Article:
John: HTL for short, I’d like to add.
John: I would say, in its most jargony form, it’s the service layer for ad operations for independent publishers. So we help independent publishers with their digital advertising technology. We make it easier for them. We service it for that. And we help them understand it.
Paul: All right, so wait, let’s stop for a second. Let’s take a break. What is an ad? Because it’s Hashtag Labs.
Paul: But I didn’t hear any hashtag —
Rich: Hashtag Labs sounds like we bring people together.
John: We do bring people together, absolutely.
Rich: OK. [laughter] So I think we took a leap here, in the assumption, and I think for many people, they say, well why do I need help putting an ad on my little independent site? So I think starting there, I think would be really helpful.
John: Yeah, yeah. The glib answer is, well why don’t you give it a shot and see how it goes. Uh… [laughter]
Paul: What goes wrong? When I…when I go, when I start my, you know, Nikesneakerwatch.com, OK, because I’m really into sneakers, and I’m getting good traffic, and I’m like, you know, I should put some ads on here, make a little money.
Paul: And I go — what happens to me?
John: Well unfortunately with this stuff, it’s a really, um, tightly-packed box, that when you start digging into it, the answer’s always, “It depends.” And so if you’re a small person who’s starting out for the first time, you’d probably sign up for Google AdSense, and you’d put that into your CMS template and you would have AdSense on your webpage.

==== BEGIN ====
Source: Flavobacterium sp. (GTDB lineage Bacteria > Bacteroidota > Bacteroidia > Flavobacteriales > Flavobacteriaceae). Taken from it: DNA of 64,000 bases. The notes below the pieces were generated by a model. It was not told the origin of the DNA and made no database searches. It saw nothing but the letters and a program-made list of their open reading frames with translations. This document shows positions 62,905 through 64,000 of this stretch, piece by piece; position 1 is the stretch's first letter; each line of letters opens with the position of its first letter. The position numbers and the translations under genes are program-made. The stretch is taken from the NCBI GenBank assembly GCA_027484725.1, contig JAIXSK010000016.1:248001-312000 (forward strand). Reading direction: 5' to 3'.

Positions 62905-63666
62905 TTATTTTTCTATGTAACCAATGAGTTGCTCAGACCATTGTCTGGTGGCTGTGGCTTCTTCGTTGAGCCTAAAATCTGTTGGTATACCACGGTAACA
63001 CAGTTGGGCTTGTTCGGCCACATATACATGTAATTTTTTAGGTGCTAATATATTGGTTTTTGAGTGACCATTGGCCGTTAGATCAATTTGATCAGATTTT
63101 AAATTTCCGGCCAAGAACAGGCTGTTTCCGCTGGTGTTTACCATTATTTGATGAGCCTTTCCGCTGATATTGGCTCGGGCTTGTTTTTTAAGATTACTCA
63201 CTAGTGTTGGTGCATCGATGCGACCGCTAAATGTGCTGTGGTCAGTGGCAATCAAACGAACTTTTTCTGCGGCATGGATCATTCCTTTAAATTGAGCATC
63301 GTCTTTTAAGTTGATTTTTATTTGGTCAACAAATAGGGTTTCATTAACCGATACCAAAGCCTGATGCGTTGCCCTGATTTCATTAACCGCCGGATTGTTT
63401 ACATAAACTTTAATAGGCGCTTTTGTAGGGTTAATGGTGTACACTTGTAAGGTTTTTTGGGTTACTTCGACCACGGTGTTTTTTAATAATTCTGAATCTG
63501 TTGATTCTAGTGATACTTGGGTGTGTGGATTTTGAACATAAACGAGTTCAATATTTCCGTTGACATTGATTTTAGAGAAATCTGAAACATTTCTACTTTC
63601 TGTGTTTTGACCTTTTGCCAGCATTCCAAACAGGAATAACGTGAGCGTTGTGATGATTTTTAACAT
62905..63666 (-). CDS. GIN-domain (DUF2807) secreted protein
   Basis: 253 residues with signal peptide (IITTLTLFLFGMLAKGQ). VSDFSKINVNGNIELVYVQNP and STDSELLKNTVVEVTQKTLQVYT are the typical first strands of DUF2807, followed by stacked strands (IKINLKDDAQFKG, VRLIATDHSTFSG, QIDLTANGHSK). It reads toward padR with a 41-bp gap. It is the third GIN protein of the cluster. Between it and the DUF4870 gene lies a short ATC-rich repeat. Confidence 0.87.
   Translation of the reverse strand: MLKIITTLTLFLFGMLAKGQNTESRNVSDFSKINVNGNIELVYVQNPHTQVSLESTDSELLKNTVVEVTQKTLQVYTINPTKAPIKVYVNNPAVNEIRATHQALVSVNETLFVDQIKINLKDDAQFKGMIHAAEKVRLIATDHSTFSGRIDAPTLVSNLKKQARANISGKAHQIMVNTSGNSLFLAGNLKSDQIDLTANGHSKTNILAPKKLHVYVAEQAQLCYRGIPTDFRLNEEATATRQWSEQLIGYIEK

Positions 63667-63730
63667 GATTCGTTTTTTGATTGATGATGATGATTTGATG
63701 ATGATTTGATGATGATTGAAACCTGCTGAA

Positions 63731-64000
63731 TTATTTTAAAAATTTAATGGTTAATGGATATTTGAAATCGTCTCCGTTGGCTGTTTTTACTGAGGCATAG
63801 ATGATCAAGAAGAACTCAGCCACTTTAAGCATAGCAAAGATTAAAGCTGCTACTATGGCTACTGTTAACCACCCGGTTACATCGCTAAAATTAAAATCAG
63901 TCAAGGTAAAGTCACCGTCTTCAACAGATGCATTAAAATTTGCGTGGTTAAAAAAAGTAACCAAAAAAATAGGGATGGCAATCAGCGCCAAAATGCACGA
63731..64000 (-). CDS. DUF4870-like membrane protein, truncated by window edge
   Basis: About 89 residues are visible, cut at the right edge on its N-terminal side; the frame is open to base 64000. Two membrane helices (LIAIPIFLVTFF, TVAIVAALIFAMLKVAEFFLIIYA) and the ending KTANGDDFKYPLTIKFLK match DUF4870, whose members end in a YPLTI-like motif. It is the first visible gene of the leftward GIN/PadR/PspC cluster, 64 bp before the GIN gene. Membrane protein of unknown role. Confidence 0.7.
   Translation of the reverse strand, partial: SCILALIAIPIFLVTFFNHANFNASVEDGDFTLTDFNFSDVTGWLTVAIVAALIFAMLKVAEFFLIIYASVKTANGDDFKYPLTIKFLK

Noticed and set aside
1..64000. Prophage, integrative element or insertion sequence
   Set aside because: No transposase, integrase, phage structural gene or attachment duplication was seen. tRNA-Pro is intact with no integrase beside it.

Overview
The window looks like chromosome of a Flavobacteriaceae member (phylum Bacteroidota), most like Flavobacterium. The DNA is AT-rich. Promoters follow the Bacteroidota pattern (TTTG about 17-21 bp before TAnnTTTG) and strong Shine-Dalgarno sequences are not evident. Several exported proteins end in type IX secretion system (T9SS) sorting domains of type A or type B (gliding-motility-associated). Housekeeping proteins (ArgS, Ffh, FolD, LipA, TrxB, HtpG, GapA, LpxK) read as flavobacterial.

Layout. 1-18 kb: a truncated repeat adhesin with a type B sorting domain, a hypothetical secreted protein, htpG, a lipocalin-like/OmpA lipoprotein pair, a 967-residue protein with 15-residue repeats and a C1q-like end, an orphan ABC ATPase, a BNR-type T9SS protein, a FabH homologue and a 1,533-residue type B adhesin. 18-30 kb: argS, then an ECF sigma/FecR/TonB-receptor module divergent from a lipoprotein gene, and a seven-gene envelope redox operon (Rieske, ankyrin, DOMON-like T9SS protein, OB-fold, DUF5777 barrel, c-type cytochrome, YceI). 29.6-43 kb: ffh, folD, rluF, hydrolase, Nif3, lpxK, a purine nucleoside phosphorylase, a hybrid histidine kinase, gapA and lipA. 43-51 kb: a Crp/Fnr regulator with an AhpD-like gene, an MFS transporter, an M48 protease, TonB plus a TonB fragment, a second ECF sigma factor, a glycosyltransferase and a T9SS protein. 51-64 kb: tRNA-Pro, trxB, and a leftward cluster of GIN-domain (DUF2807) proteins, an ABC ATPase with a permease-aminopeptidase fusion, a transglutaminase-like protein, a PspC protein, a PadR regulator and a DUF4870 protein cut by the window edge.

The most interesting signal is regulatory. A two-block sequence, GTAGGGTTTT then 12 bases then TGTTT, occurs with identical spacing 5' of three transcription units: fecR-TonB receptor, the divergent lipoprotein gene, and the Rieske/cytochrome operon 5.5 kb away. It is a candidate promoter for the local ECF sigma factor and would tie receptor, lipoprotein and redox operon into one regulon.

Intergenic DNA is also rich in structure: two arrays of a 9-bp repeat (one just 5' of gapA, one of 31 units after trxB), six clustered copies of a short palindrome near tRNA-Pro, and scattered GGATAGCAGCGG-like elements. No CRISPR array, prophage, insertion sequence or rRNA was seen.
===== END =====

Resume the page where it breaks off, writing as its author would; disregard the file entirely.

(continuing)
Paul: OK, so those little, like, text ads and sort of the regular — or does that, AdSense now includes everything, right?
John: AdSense — there’s, Google has two advertising demand-side products. One is AdSense, and now that’s sort of all being combined into Ad Exchange, which was basically created by their acquisition of Admeld.
Paul: OK, so if I’m a small-time content producer/editorial product creator, I already have to figure that out.
John: Yes. You have to figure out how to put that ad code on your webpage. AdSense you can put directly on the page. Now where I was saying it sort of gets complicated is if you wanna work with advertisers directly, it’s probably a good idea to have an ad server.